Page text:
I am lukewarm on martinis. Before you object: I know exactly the sort of “butbutbut!” response it would elicit if something similar were said to me about wine or Punjabi food or Station Eleven. And yet, I’m still not sure about the classic cocktail.
I have both made and had martinis made for me. They are always with gin, most often with a twist rather than olives. Yet, despite being someone who happily and regularly drinks whisky neat, I often find martinis too harsh, obstreperous even. They seem good for getting sloshed and (cos)playing out Mad Men fantasies, but I have the same odd question for the martini that I do for a lot of prestige TV: ok, what is it actually trying to do?
Somehow, though, I am completely enamoured with writing about martinis. I began experimenting with them after reading the famous Roger Angell piece about the drink from 2002. It’s a glorious bit of writing, full of momentum and verve. Whether or not you’ve ever had a martini is entirely besides the point:
Dryness was all, dryness was the main debate, and through the peacetime nineteen-forties and fifties we new suburbanites tilted the Noilly Prat bottle with increasing parsimony, as the Martini recipe went up from three parts gin and one part dry vermouth to four and five to one, halted briefly at six to one, and rose again from there.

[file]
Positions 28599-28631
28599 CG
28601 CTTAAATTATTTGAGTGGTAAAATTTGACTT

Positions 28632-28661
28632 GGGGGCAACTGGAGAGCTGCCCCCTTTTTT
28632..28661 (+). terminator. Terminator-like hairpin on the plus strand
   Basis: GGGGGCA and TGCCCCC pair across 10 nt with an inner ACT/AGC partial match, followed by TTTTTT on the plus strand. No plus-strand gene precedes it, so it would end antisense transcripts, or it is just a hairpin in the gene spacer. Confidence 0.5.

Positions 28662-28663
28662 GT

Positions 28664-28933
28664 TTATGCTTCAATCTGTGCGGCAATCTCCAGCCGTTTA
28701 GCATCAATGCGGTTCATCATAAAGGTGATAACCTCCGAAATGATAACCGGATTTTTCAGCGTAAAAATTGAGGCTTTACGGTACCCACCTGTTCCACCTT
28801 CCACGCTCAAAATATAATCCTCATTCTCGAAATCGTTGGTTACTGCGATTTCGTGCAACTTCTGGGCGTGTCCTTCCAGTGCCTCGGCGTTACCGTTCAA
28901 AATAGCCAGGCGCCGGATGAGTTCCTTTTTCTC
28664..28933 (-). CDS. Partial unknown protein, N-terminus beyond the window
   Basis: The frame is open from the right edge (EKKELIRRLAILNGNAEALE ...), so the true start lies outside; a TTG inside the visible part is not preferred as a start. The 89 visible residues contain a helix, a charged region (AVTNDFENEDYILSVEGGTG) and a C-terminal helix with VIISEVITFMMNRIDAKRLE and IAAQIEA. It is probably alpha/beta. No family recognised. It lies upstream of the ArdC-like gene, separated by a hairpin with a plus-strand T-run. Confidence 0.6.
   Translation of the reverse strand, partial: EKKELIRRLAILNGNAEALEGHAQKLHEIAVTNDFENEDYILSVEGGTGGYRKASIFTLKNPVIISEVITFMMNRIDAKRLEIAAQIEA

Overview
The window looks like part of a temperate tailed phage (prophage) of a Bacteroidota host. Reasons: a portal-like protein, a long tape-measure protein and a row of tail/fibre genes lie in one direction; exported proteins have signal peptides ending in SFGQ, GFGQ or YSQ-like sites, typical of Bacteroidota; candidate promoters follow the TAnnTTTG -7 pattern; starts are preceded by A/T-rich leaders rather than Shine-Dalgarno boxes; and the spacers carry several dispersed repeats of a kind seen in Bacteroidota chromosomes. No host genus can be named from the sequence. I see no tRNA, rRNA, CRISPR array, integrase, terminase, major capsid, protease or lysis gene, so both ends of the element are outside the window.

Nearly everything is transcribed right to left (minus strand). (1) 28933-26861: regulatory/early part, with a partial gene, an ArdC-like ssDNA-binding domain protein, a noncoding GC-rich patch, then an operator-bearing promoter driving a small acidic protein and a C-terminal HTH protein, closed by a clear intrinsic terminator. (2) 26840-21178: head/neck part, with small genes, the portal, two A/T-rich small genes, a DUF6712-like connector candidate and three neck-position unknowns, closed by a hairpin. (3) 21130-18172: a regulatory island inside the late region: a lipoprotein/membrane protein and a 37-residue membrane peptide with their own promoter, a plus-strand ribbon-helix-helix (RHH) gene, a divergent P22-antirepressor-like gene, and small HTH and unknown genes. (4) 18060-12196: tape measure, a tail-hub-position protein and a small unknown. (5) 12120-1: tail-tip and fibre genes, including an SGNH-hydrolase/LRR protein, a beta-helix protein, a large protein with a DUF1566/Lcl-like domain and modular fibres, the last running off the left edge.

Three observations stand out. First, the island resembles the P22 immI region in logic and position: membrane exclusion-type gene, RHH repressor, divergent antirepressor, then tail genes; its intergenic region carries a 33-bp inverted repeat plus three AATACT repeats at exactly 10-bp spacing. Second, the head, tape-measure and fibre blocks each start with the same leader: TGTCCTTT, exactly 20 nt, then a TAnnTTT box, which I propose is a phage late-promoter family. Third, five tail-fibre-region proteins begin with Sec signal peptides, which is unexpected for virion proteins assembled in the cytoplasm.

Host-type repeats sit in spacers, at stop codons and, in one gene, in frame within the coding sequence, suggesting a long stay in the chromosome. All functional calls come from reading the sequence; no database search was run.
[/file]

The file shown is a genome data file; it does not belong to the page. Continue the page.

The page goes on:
It also contains a “recipe,” though arriving as it does at the end of the piece, it seems somehow more than that:
But if there’s a friend tonight with the old predilection, I’ll mix up a Martini for the two of us, in the way we like it, filling a small glass pitcher with ice cubes that I’ve cracked into quarters with my little pincers. Don’t smash or shatter the ice: it’ll become watery in a moment. Put three or four more cracked cubes into our glasses, to begin the chill. Put the gin or the vodka into the pitcher, then wet the neck of the vermouth bottle with a quickly amputated trickle. Stir the Martini vigorously but without sloshing. When the side of the pitcher is misted like a January windowpane pour the drink into the glasses. Don’t allow any of the ice in the pitcher to join the awaiting, unmelted ice in the glass… Now stir the drink inside the iced glass, just once around. Squeeze the lemon peel across the surface—you’ve already pared it, from a fat, bright new lemon—and then run the peel, skin-side down, around the rim of the glass before you drop it in. Serve. Smile.
It all sounds brilliant – until you remember that what you end up with is essentially straight gin, very cold. No thank you! And I like gin.
The ever-excellent Alicia Kennedy likes them made 50/50, half gin, half dry vermouth, with an olive, which is much more appealing to me. As to why the martini inspires writing and thought in a way that a mere Manhattan could not, she has said it much better than I could:
Now that martinis have gotten cool—or so they say—I haven’t noticed any changes in how bars or bartenders approach them. They’re still a way of measuring, a way of understanding a bar and how you’re perceived within it. Martinis can go in and out of fashion, but for those of us who’ve chosen it as our drink, it’s because of how it allows us to read and be read. It’s a cocktail not of judgment, but of analysis and perception. This is why the martini is eternally chic.
Fine, I guess I’ll give it another go.